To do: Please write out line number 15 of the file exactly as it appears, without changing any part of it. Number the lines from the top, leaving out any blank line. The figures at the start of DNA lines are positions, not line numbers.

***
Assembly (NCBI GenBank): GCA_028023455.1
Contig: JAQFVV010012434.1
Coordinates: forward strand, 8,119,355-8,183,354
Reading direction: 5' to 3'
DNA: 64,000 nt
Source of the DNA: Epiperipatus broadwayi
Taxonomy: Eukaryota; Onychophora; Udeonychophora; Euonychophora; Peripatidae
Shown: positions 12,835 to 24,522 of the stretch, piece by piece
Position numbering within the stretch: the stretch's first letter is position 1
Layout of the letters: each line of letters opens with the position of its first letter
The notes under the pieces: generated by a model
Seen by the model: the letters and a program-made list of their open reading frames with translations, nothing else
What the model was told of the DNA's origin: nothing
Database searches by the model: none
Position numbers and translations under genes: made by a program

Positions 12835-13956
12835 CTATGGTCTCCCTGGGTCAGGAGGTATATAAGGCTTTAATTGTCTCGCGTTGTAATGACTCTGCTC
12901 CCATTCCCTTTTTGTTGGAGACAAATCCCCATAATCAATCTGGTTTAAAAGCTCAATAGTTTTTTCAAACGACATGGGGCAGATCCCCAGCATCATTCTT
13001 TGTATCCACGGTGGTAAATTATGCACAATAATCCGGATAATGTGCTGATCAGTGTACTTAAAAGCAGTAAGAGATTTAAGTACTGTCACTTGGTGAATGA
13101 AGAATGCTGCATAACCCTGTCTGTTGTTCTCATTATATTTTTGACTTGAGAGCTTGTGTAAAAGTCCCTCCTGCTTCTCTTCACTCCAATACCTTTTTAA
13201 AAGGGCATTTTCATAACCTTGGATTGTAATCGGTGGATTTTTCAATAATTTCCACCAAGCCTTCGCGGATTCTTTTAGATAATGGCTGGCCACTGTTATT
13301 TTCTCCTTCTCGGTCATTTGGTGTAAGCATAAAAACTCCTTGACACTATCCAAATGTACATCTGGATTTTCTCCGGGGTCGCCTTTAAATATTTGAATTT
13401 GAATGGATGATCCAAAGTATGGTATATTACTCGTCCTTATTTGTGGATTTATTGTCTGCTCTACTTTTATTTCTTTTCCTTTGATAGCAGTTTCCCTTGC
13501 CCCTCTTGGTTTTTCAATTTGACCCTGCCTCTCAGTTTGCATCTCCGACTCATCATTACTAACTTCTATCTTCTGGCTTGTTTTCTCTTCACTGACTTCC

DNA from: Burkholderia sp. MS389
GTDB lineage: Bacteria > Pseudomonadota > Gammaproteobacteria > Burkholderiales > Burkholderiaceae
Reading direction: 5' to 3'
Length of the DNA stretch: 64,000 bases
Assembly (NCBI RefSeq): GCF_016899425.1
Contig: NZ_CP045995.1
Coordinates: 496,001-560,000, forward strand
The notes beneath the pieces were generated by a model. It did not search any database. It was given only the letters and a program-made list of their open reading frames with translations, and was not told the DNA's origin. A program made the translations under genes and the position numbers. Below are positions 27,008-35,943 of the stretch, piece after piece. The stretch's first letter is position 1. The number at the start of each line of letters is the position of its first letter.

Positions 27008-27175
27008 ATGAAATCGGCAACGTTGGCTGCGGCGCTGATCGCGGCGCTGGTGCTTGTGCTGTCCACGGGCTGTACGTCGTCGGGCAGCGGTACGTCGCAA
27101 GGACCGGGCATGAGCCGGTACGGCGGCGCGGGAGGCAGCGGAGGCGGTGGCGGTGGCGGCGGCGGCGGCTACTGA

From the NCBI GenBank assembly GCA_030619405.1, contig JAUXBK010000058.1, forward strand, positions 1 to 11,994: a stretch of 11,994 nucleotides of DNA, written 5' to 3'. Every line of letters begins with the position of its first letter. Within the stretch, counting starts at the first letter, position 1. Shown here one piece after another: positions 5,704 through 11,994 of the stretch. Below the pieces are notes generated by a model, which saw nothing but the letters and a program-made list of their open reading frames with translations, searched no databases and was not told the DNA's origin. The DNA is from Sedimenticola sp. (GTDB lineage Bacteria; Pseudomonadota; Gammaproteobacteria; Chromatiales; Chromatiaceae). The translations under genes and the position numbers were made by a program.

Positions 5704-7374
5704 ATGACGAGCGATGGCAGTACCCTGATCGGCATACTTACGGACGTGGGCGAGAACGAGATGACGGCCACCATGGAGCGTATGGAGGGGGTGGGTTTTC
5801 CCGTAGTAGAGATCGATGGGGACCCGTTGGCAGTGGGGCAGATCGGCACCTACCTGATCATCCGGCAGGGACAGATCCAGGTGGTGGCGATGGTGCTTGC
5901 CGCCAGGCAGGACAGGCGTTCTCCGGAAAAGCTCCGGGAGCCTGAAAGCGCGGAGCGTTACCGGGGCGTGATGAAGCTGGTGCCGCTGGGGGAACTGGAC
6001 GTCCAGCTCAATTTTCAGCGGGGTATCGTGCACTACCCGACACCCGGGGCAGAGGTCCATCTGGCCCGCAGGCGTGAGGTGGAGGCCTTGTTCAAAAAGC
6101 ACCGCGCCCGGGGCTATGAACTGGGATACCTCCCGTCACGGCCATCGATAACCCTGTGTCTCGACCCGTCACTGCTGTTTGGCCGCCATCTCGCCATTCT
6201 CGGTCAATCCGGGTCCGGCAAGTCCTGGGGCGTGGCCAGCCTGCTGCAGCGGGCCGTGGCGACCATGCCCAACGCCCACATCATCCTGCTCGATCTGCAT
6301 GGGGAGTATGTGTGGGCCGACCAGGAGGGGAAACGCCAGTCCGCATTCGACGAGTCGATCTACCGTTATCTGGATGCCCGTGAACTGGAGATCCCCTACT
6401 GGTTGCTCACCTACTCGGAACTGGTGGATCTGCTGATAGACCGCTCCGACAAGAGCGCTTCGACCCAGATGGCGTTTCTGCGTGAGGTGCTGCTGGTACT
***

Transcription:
Position numbers and translations under genes: made by a program